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The Hansard Trawl, featuring not seeing the woods for the trees, piles and the loneliness of the long distance lepidopterist

Some days I get the sense that MPs have a competition to see who can ask the most unreasonable question of some poor wretch of a minister. I think that this might be today's winner:

Tim Farron: To ask the Secretary of State for Environment, Food and Rural Affairs what the average length of the growing season was in each county of England in (a) 1978, (b) 1988, (c) 1998 and (d) 2008.

However, Fitzpatrick came up with something:

"Meteorological Office information shows that the average length of growing season in central England was (a) 223 days in 1978 (249 days on average 1969 to 1978) (b) 258 days in 1988 (248 days on average 1979 to 1988) (c) 213 days in 1998 (270 days on average 1989 to 1998) and (d) 249 days in 2008 (279 days on average 1999 to 2008). It should be noted that there can be considerable variation from year to year. Data on the length of growing season at county level are not available".

(Puts me in mind of the French Republican calendar - Germinal, Brumaire, Prairial and all that - where months were named for the weather, the growing season and so forth. Typically, it was based on the Paris region, so while it might be Germinal in and around the Tuilleries in late March / April, they had already got there in the South. Likewise, the growing season in Devon, Yorkshire probably varies from north to south)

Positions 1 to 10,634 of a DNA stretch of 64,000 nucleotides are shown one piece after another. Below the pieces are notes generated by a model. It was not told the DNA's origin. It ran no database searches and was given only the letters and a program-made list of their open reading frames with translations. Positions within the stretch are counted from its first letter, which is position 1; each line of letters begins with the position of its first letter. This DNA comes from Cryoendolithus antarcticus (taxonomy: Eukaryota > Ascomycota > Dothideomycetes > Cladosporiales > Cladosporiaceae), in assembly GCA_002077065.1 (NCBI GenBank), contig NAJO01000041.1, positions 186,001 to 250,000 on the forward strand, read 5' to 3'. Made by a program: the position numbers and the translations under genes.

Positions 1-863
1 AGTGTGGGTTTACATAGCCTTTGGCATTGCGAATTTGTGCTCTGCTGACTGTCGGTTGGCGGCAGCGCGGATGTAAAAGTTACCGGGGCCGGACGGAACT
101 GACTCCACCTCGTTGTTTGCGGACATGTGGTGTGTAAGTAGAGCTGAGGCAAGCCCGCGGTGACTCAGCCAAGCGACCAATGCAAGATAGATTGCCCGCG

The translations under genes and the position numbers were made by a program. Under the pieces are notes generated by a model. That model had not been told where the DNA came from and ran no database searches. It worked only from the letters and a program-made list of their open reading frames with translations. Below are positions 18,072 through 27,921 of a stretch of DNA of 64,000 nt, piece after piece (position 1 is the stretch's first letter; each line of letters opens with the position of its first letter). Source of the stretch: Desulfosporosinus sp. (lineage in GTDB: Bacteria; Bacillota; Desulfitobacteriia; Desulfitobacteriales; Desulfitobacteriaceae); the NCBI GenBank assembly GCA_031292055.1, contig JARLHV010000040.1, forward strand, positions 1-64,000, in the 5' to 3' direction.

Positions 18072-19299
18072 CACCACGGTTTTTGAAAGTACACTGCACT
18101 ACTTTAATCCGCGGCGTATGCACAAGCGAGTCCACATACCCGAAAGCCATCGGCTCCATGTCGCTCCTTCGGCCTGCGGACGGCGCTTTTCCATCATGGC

, or as our French friends call them, piles.

Tim Farron: To ask the Secretary of State for Environment, Food and Rural Affairs (1) what estimate he has made of the percentage of batteries were recycled in each year since 1997.

Dan Norris:....We estimate that the annual UK market for. portable batteries is around 30,000 tonnes. Market reports suggest that more than 70 per cent. of retail sales are alkaline batteries. Only about 3 per cent. of waste portable batteries are thought to be recycled currently.

That high, huh? Has anyone ever seen a battery recycling point?

There's no stopping the member for Westmoreland today:

Tim Farron: To ask the Secretary of State for Environment, Food and Rural Affairs what percentage of each county was covered by ancient woodland in (a) 1988, (b) 1998 and (c) 2008.

Huw Irranca-Davies: Figures for the years requested are not held

However, he rustled up some figures and the fortunate people of East Sussex have some 11.4% of the nation's ancient woodland, with Humberside bottom of the class for the non-urban counties at 0.2%. Merseyside has none, apparently.

Another thorny one